Finding Effortless Effort in Our Asanas

John Schumacher

In the three–sutra section on Asana in Sadhana Pada (II:46–48) of the Yoga Sutras, Patanjali says, "Prayatna shaitilya ananta samapatthibhyam" (II:47, "Perfection in an asana is achieved when the effort to perform it becomes effortless and the infinite being within is reached"). –B.K.S. Iyengar

The question I want to deal with in this essay is: how do we find effortlessness in the midst of a physically challenging pose such as Virabhadrasana III or Kapotasana, and what does that even mean?

You may doubt that such effortless effort is possible given the physical demands of many–if not most–of the asanas. Yet you have only to watch B.K.S. Iyengar stay in Dwipada Viparita Dandasana or Kapotasana for five, ten, fifteen minutes or more and observe–or more accurately, experience–the steady, effortless quality of the pose over that time to understand that effortlessness is not only possible, but that for at least one person, Guruji, effortlessness in demanding asanas is a reality.

But before I dig into the subject, I want say that to a large extent, one particular event in my life led to the explorations that inform much of what I have to say in this article. This was the discovery, about five years ago, that my blood pressure had reached levels (140/90) that caused my doctor some concern. Although these levels are not alarming, my doctor was of the opinion that I should take a mild blood pressure medication to bring the levels back to normal before they went higher or inflicted long–term strain on my cardiovascular system. I am loath to take any kind of prescription medication for a variety of reasons, although I certainly understand that there are times when it may be absolutely necessary, and this didn't seem like one of those times–at least not yet. Besides, being a yoga teacher dedicated to using my practice to deal with the challenges of life, I felt an obligation to use my practice to work with my condition.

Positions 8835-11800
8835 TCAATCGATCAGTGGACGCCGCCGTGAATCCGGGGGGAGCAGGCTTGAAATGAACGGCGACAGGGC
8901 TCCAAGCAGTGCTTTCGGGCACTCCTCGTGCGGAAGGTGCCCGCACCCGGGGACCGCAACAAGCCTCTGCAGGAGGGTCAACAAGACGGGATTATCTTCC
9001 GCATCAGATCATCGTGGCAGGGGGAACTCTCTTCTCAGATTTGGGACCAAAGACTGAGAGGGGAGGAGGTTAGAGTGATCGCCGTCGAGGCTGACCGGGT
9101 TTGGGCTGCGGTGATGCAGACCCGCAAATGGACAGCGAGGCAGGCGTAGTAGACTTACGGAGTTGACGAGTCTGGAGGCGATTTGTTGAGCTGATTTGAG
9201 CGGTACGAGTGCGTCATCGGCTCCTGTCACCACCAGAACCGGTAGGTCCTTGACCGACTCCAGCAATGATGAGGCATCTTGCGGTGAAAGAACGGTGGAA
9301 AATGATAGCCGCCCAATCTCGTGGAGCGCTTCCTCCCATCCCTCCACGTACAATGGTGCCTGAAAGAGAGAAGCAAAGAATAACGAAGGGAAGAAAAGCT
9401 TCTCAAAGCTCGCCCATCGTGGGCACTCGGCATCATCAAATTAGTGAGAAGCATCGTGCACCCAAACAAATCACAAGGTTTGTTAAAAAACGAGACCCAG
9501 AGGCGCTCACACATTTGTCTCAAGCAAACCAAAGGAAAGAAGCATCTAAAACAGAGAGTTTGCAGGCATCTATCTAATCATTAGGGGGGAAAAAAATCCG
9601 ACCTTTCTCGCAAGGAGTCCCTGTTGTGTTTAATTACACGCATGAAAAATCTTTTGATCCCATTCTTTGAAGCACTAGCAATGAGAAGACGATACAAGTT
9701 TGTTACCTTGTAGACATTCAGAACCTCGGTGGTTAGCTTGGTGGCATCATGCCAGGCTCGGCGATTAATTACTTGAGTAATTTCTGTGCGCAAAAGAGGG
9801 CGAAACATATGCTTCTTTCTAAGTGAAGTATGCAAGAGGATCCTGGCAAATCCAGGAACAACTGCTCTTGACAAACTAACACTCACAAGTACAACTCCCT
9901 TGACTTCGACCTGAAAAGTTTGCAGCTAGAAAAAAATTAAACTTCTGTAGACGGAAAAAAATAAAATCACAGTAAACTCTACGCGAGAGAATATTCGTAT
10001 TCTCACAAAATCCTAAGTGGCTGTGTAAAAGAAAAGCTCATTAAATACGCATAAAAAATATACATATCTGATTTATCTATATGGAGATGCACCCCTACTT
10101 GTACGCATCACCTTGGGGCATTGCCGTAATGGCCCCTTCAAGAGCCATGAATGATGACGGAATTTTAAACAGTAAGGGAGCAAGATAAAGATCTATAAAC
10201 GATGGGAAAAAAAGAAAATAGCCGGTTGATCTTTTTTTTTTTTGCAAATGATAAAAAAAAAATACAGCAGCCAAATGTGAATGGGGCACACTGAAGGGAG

I began by trying the various Asana and Pranayama sequences that are advised for high blood pressure. I monitored my blood pressure using a standard blood pressure cuff to the point of obsession. I checked before and after each pranayama, at various stages before and after asanas, and at different times throughout the day. I became a little nutty with this, but it was also very interesting. The recommended sequences didn't work for me; in fact, they seemed to exacerbate the condition. What I did find that worked (my blood pressure is now around 120/80) was to become very finely attuned to the sensations in my sense organs and various structures of my head and neck (temples, throat, etc.) in my Asana practice, and especially in Pranayama. I had to develop a much more effortless quality to my practice before it began to lower my blood pressure.

Although this essay is not about the details of my blood pressure adventure, it is the exploration of this effortless quality of practicing that has helped me understand what little I do about Patanjali's and Guruji's comments concerning effortless effort and the perfection of Asana. It provides the springboard for the comments that follow.